A group led by Tishman Speyer Properties has decided to give up the sprawling Peter Cooper Village and Stuyvesant Town apartment complex in Manhattan to its creditors in the collapse of one of the most high-profile deals of the real estate boom. The decision comes after the venture between Tishman and BlackRock Inc. defaulted on the $4.4 billion debt used to help finance the deal.
One of my favorite blocks in Soho. Against some odds, Crosby Street has managed its revitalization without losing its character.
The Obama administration’s $75 billion program to protect homeowners from foreclosure has been widely pronounced a disappointment, and some economists and real estate experts now contend it has done more harm than good.
The NY Times recycles this old story line of FSBO vs. agent. Are real estate brokers — like travel agents and other middlemen coping with the increasingly digital culture — in danger of becoming expensive anachronisms? Haven't I read this one before guys?
Questioning the sanctity of the 30-year fixed home loan is tantamount to proposing that the White House should be repainted pink. For Realtors, mortgage lenders and home builders, the fixed rate is nearly as sacred as the tax deduction on mortgage interest. Yet there are good reasons to wonder whether the 30-year fixed-rate mortgage deserves to be enshrined and protected in public policy.
This doesn't happen unless there is real value in marketplace. In a city where nearly 70 percent of the population rents, the decision to buy an apartment in New York is not taken lightly. But now that housing prices have dropped, even people who are paying well under market rates for their rentals, are venturing into the housing market.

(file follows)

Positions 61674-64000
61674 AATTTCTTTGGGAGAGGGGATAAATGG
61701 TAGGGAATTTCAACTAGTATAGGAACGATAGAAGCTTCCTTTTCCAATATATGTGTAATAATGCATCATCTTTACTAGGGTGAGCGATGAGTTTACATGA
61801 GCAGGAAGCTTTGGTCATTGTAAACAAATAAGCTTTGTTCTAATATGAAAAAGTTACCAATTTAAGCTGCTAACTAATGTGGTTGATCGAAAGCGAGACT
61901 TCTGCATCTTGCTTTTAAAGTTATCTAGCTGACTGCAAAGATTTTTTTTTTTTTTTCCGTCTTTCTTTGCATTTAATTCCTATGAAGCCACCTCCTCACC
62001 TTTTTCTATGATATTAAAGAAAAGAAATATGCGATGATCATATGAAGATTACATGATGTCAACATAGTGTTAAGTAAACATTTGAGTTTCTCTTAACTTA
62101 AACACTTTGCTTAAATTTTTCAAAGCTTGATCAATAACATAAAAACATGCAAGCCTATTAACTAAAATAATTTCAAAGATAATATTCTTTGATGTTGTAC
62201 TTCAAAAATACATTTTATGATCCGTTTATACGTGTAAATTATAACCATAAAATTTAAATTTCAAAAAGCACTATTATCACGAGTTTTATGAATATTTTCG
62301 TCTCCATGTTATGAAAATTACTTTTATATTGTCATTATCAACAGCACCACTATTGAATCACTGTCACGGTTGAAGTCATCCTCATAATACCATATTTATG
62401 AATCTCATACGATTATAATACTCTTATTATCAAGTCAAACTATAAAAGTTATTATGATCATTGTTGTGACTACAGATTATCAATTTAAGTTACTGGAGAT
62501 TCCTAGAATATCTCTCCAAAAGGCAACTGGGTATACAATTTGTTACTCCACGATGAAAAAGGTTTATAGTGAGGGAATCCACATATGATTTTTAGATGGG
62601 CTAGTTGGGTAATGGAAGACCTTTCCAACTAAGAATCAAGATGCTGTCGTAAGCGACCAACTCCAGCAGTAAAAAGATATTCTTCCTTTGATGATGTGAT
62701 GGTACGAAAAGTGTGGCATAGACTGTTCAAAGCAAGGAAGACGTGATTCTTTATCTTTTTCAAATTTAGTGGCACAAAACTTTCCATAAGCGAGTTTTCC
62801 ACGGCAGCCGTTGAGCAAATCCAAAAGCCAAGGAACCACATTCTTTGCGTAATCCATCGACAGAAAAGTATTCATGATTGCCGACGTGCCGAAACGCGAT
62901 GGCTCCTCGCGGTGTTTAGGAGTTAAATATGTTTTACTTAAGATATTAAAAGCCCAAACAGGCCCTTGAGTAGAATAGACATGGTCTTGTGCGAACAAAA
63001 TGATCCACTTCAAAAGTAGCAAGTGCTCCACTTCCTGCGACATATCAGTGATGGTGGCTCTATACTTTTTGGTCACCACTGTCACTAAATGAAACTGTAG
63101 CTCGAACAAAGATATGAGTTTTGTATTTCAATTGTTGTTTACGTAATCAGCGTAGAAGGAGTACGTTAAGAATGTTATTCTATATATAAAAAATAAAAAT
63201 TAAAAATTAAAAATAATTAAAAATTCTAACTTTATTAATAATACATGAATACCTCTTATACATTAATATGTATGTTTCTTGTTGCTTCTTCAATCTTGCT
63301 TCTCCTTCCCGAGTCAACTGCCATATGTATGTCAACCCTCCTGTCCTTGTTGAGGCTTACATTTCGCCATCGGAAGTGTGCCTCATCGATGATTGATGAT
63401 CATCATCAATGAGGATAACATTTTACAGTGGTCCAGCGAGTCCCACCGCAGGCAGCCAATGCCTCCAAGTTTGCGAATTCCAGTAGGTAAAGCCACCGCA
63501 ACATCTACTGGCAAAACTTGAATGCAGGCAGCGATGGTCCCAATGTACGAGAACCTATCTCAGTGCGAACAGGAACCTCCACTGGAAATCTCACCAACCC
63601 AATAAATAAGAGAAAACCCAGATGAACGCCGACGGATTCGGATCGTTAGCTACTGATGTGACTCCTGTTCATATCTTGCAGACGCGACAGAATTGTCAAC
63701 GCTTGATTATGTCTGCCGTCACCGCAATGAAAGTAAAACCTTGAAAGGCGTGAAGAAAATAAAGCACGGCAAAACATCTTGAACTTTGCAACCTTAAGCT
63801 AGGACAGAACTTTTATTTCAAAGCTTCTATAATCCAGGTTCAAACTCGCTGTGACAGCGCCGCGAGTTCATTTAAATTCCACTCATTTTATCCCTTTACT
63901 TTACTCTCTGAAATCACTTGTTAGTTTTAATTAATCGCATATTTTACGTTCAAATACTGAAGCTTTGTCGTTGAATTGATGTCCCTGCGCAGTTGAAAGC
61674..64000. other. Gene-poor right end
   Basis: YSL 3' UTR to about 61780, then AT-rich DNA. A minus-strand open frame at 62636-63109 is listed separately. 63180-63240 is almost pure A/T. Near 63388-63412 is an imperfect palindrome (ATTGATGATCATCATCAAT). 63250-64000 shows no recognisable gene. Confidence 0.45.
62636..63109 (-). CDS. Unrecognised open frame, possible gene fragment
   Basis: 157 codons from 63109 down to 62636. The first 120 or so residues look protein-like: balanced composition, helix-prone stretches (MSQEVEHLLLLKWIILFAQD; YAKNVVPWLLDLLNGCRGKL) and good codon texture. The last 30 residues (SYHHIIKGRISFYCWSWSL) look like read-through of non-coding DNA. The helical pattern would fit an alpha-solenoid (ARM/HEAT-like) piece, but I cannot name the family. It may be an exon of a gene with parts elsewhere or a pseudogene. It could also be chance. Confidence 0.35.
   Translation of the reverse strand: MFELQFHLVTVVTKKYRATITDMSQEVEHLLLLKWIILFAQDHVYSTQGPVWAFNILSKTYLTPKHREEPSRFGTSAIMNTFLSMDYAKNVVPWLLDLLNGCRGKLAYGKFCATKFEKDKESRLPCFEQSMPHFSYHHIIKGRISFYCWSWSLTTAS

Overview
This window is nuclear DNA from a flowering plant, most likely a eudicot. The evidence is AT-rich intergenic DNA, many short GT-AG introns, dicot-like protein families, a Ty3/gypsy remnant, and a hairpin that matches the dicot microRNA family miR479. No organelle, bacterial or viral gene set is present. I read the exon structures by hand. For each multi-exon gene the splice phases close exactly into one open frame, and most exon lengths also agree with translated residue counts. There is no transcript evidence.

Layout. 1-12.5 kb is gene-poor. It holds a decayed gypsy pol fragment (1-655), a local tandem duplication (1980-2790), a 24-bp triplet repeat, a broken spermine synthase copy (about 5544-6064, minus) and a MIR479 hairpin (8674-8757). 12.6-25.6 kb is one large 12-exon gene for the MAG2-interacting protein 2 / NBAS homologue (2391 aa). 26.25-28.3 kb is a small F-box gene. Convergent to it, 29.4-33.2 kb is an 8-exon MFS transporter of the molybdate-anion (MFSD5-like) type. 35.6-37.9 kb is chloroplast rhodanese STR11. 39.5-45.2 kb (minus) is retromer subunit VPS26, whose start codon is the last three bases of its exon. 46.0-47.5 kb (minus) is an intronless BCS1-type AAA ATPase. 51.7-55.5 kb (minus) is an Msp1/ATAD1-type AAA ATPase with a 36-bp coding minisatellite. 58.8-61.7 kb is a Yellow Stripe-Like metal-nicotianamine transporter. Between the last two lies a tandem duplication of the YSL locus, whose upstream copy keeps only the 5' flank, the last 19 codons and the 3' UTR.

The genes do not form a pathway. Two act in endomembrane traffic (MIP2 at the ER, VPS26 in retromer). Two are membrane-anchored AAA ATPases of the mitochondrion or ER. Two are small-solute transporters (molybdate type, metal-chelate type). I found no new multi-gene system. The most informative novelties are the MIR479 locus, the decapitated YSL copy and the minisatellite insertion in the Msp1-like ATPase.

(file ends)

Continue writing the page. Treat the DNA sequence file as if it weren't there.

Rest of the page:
The Dow Jones industrial average, one of the most watched barometers of the financial world, closed above 10,000 points on Wednesday 10/14, a milestone of the stock market’s recovery from the depths of the financial crisis.
Under the program, dubbed “One Year, One Thousand Green Supers,” building workers will take a 40-hour class that will teach them a variety of low or no-cost strategies to help reduce greenhouse gas emissions from the city's buildings, which officials say account for nearly 80% of all city greenhouse gas emissions.
Many brokers, thrilled to be busy showing apartments this fall after a year of tumbling prices and sluggish sales, are convinced the Manhattan residential market is on the rebound. But their third-quarter market reports, due out this week, will very likely provide only the most tepid evidence of a recovery. The market may instead be approaching a plateau.
Jennifer Galdes wants to buy a home in a better neighborhood, but is now the right time?
Many appraisals are now being performed by out-of-towners. As a result, local brokers and appraisers say, figures are coming in way too low. Low appraisals may reflect reality; But agents, mortgage brokers and even some appraisers say they suspect that some appraisals are mistakenly low.